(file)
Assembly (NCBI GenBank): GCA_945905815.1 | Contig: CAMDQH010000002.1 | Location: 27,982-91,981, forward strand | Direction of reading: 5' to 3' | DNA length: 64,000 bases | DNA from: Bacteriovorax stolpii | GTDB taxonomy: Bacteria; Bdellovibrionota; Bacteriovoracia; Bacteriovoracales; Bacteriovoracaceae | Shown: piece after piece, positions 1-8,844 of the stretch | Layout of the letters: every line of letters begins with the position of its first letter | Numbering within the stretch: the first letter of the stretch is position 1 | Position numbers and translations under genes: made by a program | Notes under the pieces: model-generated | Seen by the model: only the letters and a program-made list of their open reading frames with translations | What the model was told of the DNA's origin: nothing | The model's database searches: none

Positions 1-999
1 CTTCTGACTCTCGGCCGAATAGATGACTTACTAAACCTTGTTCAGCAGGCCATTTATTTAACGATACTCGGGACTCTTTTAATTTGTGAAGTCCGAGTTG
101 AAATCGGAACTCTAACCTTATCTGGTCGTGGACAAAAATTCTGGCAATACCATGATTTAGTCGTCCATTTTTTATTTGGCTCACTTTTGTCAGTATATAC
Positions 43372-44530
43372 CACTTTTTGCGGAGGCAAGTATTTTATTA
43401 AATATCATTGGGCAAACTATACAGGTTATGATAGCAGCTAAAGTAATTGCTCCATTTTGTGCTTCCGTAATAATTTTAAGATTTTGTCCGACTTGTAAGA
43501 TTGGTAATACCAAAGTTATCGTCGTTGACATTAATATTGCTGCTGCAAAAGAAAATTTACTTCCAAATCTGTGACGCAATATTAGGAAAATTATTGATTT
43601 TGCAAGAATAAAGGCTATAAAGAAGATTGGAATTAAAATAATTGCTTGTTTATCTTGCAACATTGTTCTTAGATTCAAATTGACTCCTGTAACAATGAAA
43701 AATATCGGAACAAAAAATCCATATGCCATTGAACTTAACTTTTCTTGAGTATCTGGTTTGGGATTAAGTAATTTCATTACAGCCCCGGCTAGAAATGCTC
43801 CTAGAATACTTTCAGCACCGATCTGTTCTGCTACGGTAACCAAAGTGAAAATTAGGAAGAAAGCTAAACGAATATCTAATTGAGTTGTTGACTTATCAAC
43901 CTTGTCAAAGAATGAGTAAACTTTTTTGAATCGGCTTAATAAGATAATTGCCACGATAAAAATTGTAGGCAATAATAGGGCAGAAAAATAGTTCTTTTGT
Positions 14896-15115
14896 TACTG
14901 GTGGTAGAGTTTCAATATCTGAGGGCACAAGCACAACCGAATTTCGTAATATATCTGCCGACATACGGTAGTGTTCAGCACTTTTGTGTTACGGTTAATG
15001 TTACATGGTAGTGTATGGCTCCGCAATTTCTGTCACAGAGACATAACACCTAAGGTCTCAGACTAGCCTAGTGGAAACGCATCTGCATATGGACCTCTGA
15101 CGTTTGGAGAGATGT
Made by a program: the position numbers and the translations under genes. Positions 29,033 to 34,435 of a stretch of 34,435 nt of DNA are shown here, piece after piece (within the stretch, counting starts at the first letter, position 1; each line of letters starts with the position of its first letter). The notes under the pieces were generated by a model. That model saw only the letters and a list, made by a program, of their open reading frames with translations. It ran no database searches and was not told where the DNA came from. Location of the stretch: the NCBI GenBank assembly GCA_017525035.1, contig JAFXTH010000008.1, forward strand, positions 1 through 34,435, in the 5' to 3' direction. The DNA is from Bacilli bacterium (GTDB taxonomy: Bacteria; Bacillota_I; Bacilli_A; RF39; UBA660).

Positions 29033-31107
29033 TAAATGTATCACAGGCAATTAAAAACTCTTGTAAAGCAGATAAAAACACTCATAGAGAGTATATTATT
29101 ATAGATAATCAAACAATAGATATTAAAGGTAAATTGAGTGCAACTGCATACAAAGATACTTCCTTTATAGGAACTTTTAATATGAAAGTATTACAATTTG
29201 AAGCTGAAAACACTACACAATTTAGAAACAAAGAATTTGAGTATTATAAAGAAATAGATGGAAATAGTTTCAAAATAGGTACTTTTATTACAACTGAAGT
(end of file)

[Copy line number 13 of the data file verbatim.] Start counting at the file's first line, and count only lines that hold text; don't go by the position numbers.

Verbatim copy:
Positions 14896-15115